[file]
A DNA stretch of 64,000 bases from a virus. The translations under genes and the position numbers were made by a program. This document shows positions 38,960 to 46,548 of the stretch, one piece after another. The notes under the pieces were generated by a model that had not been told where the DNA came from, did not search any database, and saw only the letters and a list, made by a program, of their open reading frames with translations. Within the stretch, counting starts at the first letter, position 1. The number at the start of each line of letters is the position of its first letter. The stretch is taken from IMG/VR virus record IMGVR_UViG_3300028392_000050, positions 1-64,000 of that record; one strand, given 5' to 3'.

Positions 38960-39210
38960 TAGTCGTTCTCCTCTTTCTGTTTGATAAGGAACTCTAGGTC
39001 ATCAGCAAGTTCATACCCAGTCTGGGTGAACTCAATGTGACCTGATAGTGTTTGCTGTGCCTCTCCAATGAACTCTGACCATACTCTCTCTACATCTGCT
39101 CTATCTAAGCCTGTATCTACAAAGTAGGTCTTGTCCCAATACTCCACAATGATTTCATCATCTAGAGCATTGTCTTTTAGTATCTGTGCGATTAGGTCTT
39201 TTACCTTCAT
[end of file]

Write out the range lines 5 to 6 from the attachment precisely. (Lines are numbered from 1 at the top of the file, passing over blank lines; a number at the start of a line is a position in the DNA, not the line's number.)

39101 CTATCTAAGCCTGTATCTACAAAGTAGGTCTTGTCCCAATACTCCACAATGATTTCATCATCTAGAGCATTGTCTTTTAGTATCTGTGCGATTAGGTCTT
39201 TTACCTTCAT